Barbary Ellen

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  • Teideal (Title): Barbary Ellen.
  • Uimhir Chatalóige Ollscoil Washington (University of Washington Catalogue Number): 781509.
  • Uimhir Chnuasach Bhéaloideas Éireann (National Folklore of Ireland Number): none.
  • Uimhir Roud (Roud Number): 54.
  • Uimhir Laws (Laws Number): none.
  • Uimhir Child (Child Number): 84.
  • Cnuasach (Collection): Joe Heaney Collection, University of Washington, Seattle.
  • Teanga na Croímhíre (Core-Item Language): English.
  • Catagóir (Category): song.
  • Ainm an té a thug (Name of Informant): Joe Heaney.
  • Ainm an té a thóg (Name of Collector): Esther Warkov.
  • Dáta an taifeadta (Recording Date): February or March 1978.
  • Suíomh an taifeadta (Recording Location): University of Washington, United States of America.
  • Ocáid an taifeadta (Recording Occasion): concert / seminar.
  • Daoine eile a bhí i láthair (Others present): Mike Seeger.
  • Stádas chóipcheart an taifeadta (Recording copyright status): unavailable.

‘Twas early in the month of May, when the small birds they were singing
A young man from the north country fell in love with Barbary Ellen.

He sent his servant out one day to the place where she was dwelling,
‘My master wants a word with you, my bonnie Barbary Ellen.’

‘One word from me he’ll e’er shall have, nor any young man living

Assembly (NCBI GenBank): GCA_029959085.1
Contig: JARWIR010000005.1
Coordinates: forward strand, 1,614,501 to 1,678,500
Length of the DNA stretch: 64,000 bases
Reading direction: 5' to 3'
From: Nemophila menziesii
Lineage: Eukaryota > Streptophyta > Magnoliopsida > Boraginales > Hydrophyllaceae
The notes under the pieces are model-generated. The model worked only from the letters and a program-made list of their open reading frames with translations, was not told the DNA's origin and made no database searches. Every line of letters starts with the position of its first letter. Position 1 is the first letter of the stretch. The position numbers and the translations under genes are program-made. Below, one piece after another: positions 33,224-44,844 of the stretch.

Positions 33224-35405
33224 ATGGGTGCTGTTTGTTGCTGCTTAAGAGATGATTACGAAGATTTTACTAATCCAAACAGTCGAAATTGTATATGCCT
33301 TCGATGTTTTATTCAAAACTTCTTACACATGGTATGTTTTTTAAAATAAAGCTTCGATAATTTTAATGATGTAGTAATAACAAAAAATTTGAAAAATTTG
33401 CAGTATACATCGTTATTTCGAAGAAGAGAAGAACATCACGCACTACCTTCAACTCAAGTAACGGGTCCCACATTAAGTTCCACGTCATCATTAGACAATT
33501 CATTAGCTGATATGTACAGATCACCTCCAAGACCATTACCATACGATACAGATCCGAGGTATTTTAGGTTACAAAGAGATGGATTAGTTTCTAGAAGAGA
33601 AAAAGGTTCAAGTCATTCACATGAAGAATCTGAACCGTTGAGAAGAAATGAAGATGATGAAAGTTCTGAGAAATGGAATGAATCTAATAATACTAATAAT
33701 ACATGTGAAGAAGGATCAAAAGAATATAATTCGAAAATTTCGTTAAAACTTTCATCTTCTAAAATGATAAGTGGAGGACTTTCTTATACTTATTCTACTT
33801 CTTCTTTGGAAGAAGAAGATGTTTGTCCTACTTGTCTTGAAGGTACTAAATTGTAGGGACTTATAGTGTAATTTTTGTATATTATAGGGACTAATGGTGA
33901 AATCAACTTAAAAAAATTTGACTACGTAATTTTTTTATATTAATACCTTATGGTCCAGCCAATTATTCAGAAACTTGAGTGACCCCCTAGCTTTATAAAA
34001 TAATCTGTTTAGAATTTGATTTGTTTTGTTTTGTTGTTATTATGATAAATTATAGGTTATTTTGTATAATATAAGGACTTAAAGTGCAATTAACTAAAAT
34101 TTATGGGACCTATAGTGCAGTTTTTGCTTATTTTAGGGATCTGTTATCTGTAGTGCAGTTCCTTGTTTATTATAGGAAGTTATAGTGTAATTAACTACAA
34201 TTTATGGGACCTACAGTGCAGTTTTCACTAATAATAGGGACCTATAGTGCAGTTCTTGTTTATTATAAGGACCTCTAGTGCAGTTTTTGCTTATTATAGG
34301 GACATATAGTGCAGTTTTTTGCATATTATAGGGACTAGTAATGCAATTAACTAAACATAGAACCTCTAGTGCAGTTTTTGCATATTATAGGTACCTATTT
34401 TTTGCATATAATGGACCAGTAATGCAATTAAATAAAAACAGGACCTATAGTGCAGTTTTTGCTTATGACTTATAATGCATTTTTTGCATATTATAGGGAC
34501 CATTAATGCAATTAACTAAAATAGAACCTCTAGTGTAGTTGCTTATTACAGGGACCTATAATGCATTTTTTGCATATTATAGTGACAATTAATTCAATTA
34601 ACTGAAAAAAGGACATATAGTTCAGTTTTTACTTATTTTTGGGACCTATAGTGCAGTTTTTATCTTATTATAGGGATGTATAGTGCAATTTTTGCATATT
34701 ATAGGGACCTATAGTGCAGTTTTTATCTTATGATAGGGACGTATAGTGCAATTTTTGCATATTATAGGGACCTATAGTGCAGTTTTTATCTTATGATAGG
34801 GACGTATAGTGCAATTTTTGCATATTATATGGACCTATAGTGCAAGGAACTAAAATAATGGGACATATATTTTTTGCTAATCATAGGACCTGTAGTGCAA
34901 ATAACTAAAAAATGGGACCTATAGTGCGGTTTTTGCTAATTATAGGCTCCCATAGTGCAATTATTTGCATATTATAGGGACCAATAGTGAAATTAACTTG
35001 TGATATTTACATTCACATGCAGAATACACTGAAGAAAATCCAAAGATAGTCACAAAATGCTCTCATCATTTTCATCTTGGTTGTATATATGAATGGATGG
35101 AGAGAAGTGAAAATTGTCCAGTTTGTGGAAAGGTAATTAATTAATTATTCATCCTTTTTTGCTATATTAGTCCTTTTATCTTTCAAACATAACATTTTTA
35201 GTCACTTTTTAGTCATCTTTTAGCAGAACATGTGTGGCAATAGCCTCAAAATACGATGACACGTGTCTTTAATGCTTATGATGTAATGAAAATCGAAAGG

No better, no better, he’ll e’er shall have, for I know his heart is breaking.’

‘Oh, rise up, rise up,’ her mother cried, ‘and go and see this young man.’
‘Oh mother, oh mother, don’t make me go, for I do love no one.’

But slowly, slowly, she got up, and slowly she put on her
And slowly, slowly to the sick man’s bed: ‘Young man, I hear you’re dying.’

‘I’m dying in this very bed, the death lies in my bosom
One kiss from you would restore my health, my bonnie Barbary Ellen.’

‘No kiss from me you’ll e’er shall have, nor any young man living
No better, no better, you’ll e’er shall have; young man, I know you’re dying.

‘Do you remember last Saturday night, you were in the alehouse drinking
You drank the health of all the girls, and you slighted Barbary Ellen.’

‘Oh, I remember last Saturday night, I was in the alehouse drinking
I drank the health of all around, but my love was for Barbary Ellen.’

He turned his pale face to the wall, his friends all gathered round him
‘Adieu, adieu,’ he bade them all, ‘but be kind to Barbary Ellen.’

As she made her wayward home, she heard the small birds singing
And with every note they seemed to say, ‘Cruel-hearted Barbary Ellen.’

‘Oh Father, oh Father, dig my grave, make it long and narrow;
Young Willie died for me tonight, and I’ll die for him tomorrow.’

He was buried inn the old churchyard, Barbara was buried beside him;
From William’s grave grew a red, red rose, from Barbara’s a green briar.

They grew to the top of the old church wall till they could grow no higher;
They knotted and entwined in a lover’s knot, the rose around the briar.


This song was recorded during a concert with Mike Seeger while Joe was Artist in Residence at University of Washington.